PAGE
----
Prototyping giga castings with sand casting.

How the sand casting process supports creating giga cast components for the automotive industry.


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The manufacturing of automotive components  is undergoing something of a revolution. Drivers such as sustainability, net zero, and consumer behaviour are influencing how the automotive industry thinks about design and manufacturing processes. Of recent interest has been “Giga Casting”, the term used to denote large, structural castings. Whilst this idea is not new, it has come to prominence in recent years with the much publicised GIGA Press - 6000T/9000T HPDC machine.

With increased interest in this manufacturing method, the drive for prototyping these large, structural components has increased. Grainger  and Worrall (G&W) have developed a novel approach to prototyping giga castings using sand casting methodologies. Whilst much of the detail of the process remains commercially sensitive, we can discuss some of the things we’ve learned along the way.

In this eBook we’ll be covering:

• The drive for sustainability
• What is giga casting?
• An overview of sand casting methodologies
• Prototyping giga castings using sand casting 

the drive for sustainability

The automotive industry is under increasing pressure to become more sustainable through carbon reduction, innovative technology and optimised manufacturing processes. This is being driven by factors such as regulation and legislation such as the UK’s plan to end of the sale of new petrol and diesel cars by 2030. In the UK, by 2035, all new cars and vans will need to be “zero emission” at the tail pipe. In the USA, President Biden announced that the goal was to have 50% of all new cars and light trucks to be zero-emission vehicles by 2030. In Europe, the aim is to end the sale of new CO2 emitting cars by 2035.

In response to this challenging, changing global backdrop, the automotive industry is re-thinking some of the previously held dogmas concerning its manufacturing processes. The direction of travel is now moving towards electric vehicles (EV) as manufacturers look to hit emission targets. This presents new challenges to manufacturers as they look to take EVs to a mass market. Reducing the cost of production is critical for mass adoption and hence part count reduction resulting in less assembly costs is an important consideration. Likewise, the impact of COVID-19 on global supply chains has increased the desire to reduce component count. Lightweighting of structural parts is also increasingly important for both EVs and ICE vehicles, which is driving new alloy development and manufacturing methods.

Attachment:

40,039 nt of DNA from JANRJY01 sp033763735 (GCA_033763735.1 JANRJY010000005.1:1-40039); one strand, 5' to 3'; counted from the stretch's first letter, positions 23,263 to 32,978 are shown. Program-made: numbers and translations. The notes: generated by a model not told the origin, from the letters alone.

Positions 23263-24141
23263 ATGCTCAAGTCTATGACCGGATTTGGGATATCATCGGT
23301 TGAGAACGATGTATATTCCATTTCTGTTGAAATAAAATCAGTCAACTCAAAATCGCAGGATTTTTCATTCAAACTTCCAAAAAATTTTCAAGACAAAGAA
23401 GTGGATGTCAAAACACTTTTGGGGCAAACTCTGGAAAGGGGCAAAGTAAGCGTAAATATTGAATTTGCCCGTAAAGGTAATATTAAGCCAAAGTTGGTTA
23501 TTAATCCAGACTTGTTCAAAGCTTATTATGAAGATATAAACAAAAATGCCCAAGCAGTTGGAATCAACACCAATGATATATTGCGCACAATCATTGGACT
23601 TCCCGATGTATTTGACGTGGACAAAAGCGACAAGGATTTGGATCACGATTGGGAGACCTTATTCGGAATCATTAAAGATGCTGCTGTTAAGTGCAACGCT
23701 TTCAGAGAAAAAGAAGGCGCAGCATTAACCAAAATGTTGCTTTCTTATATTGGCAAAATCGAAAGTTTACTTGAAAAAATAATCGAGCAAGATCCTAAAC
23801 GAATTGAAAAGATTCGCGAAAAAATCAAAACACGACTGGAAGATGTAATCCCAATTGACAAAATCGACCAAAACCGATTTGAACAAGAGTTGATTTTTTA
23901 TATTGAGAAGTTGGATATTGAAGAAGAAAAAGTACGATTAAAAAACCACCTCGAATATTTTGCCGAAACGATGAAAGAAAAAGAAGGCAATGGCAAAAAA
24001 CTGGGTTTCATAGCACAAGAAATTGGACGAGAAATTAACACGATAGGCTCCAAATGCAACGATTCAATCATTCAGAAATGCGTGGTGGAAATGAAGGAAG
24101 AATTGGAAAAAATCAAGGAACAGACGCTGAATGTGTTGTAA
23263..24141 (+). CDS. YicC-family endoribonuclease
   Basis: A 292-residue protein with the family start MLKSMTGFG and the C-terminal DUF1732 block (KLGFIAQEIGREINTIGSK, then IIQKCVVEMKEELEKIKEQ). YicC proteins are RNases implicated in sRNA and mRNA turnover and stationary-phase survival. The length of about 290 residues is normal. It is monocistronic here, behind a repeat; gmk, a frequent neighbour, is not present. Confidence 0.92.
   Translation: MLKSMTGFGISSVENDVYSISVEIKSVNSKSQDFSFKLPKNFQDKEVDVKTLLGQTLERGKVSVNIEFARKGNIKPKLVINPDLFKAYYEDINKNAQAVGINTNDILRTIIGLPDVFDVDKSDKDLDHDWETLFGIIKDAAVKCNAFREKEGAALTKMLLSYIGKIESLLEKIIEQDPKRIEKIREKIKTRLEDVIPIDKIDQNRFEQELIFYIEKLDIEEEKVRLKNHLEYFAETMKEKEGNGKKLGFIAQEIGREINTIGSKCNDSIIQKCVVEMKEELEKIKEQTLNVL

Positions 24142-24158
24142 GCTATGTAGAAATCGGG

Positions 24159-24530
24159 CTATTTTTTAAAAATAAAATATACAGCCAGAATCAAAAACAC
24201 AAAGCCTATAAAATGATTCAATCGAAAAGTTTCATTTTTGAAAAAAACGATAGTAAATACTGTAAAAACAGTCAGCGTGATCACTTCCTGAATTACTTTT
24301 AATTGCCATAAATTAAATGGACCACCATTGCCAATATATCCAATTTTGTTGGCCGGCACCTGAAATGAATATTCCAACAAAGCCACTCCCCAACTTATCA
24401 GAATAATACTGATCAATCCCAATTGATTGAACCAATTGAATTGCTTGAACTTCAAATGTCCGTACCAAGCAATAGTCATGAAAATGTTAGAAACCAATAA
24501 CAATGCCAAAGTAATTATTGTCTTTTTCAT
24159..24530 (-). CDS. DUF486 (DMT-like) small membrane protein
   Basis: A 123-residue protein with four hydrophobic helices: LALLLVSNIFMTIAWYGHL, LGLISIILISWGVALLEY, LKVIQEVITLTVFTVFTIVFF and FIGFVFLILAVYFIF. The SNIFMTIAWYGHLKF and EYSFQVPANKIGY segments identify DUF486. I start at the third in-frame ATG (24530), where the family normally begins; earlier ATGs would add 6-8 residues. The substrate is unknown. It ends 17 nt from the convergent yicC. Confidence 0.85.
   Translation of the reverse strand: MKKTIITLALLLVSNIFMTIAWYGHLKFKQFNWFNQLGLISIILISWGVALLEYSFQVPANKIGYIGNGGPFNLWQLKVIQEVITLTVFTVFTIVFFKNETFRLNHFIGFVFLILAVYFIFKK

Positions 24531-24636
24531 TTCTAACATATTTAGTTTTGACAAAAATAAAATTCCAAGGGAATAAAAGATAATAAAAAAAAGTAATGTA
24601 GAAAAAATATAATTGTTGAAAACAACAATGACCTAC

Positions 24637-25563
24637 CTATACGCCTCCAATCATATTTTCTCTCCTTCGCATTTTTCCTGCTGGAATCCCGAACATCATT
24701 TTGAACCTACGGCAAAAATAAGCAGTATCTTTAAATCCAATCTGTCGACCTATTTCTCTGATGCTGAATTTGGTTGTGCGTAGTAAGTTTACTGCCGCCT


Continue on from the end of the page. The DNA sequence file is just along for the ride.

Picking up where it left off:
New technologies are emerging to meet these challenges – and one such technology is giga casting, which has the potential to reduce supply chain complexity and reduce costs. Giga casting is a process that allows the casting of large, complex body-in-white parts in a single piece typically utilising a die-casting process. It’s an emerging technology that automotive manufacturers are increasingly embracing. However, given the relative expense of die-casting processes, it doesn’t lend itself so readily to prototyping applications. G&W have developed a novel approach to rapid prototyping giga castings and produce the quantities required to support pre-production prototype build phases.

Given that the technology is relatively new, there needs to be more information surrounding the process, its potential and its value. Therefore, we’ve written this eBook to share the potential of prototyping giga castings and to begin a discussion around the importance of the process to the automotive industry.



Sustainability and sand casting

The automotive industry is striving to become more sustainable, driven by pressures such as consumer behaviour, net-zero regulation and legislation such as the 2030 UK Government ban on new ICE vehicles. However, in addition to increased sustainability, there’s a commercial need to balance vehicle performance with vehicle cost. These differences will likely become more apparent when the difference between ‘driving’ and ‘transportation’ becomes more significant. For mass EV adoption, vehicle costs must be reduced.